Abigail Brooks

Female16 September 1776–2 September 1857

Brief Life History of Abigail

When Abigail Brooks was born on 16 September 1776, in Princeton, Worcester, Massachusetts, United States, her father, David Brooks, was 27 and her mother, Patience White, was 22. She married Reuben Bigelow in October 1796, in Westminster, Worcester, Massachusetts, United States. They were the parents of at least 3 sons and 9 daughters. She died on 2 September 1857, in Peru, Bennington, Vermont, United States, at the age of 80, and was buried in North Cemetery, Peru, Bennington, Vermont, United States.

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Family Time Line

Reuben Bigelow
1775–1834
Abigail Brooks
1776–1857
Marriage: October 1796
Abigail Bigelow
1797–1888
Susan Bigelow
1799–1876
Lucinda Brooks Bigelow
1801–1893
Deborah Knowlton Bigelow
1803–1894
Damietta Pitman Bigelow
1805–1896
Dr. Reuben Miles Bigelow
1807–1861
Eliza Richardson Bigelow
1808–1814
Laura Porter Bigelow
1810–1895
Orilla Alden Bigelow
1812–1883
Caroline Eliza Bigelow
1816–
Dr. Frederick Orlando Bigelow
1818–1852
Dr. Asa Bigelow
1820–1888

Sources (12)

  • Abigail Bigelow in household of Aaron Burton, "United States Census, 1850"
  • Nabby Brooks, "Massachusetts, Births and Christenings, 1639-1915"
  • Abigail Brooks, "Massachusetts, Marriages, 1695-1910"

Spouse and Children

  • Marriage
    October 1796Westminster, Worcester, Massachusetts, United States
  • Children (12)

    +7 More Children

    Parents and Siblings

    Siblings (14)

    +9 More Children

    World Events (7)

    1781 · The First Constitution

    Age 5

    Serving the newly created United States of America as the first constitution, the Articles of Confederation were an agreement among the 13 original states preserving the independence and sovereignty of the states. But with a limited central government, the Constitutional Convention came together to replace the Articles of Confederation with a more established Constitution and central government on where the states can be represented and voice their concerns and comments to build up the nation.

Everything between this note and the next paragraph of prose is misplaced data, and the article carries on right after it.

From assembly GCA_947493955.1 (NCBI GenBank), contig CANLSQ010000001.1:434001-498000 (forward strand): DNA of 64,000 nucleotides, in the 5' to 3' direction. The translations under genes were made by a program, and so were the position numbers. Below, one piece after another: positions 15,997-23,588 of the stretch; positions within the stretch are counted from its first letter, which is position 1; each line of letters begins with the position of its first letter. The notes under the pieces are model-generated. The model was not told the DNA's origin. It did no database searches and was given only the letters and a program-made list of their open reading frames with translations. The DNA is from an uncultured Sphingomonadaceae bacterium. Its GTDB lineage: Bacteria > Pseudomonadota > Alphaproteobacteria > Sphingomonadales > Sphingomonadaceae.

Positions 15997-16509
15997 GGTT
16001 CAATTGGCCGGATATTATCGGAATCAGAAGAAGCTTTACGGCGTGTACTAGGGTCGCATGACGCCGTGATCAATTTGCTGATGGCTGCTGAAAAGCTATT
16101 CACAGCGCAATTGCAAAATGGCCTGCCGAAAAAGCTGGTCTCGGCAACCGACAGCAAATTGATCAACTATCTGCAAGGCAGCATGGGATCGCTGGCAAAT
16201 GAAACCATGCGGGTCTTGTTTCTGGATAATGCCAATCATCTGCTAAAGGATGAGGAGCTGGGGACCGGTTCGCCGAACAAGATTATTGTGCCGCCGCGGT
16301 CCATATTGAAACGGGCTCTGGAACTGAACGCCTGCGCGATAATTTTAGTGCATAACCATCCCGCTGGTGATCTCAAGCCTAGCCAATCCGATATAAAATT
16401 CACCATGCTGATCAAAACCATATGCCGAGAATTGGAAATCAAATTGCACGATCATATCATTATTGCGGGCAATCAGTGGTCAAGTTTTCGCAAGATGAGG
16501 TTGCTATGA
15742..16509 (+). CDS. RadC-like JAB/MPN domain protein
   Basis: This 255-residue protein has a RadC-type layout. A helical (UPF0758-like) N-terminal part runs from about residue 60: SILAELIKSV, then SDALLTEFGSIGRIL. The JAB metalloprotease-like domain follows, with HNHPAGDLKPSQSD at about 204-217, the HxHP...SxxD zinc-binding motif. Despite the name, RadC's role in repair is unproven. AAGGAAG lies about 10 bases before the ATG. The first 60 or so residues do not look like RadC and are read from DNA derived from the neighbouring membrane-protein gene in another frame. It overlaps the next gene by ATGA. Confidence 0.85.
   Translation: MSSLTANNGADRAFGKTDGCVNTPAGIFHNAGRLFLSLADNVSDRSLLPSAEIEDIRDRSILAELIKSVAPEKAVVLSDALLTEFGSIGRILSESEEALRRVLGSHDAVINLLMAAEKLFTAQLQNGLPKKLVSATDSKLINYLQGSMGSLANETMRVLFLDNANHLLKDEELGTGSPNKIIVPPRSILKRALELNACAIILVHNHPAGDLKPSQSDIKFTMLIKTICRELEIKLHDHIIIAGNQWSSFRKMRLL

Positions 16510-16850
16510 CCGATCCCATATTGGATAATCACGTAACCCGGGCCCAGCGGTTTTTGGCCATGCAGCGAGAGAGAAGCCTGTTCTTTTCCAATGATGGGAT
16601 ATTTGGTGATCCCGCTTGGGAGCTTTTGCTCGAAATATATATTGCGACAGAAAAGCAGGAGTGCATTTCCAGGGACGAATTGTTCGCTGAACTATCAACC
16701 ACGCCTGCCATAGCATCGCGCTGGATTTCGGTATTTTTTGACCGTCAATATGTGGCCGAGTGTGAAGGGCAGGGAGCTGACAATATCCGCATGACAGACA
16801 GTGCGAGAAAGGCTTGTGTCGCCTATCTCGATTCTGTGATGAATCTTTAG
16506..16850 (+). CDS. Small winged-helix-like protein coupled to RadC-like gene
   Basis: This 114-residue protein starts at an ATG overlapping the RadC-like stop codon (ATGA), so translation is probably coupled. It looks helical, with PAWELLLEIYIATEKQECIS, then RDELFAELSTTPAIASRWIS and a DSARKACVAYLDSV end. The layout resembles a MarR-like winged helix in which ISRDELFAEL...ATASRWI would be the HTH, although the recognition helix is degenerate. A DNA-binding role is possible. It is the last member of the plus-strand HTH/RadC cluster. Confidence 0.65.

1783 · A Free America

    Age 7

    The Revolutionary War ended with the signing of the Treaty of Paris which gave the new nation boundries on which they could expand and trade with other countries without any problems.

    1800 · Movement to Washington D.C.

    Age 24

    While the growth of the new nation was exponential, the United States didn’t have permanent location to house the Government. The First capital was temporary in New York City but by the second term of George Washington the Capital moved to Philadelphia for the following 10 years. Ultimately during the Presidency of John Adams, the Capital found a permanent home in the District of Columbia.

    Name Meaning

    English: usually a variant of Brook , with excrescent -s. The optional addition of -s, with no grammatical function, is usually post-medieval, but some examples of the same person's name occurring with and without -(e)s have been noted as early as the 14th century in South Lancashire. The -es in such cases probably has neither a plural nor a genitival function, and the name means ‘dweller at the brook’, not ‘dweller at the brooks’. A plural sense cannot be ruled out elsewhere, but a non-grammatical -(e)s must also be considered a strong possibility.

    Americanized form of one or more similar (like-sounding) Jewish surnames.

    Americanized form of German Brucks .

    Dictionary of American Family Names © Patrick Hanks 2003, 2006.

    Possible Related Names

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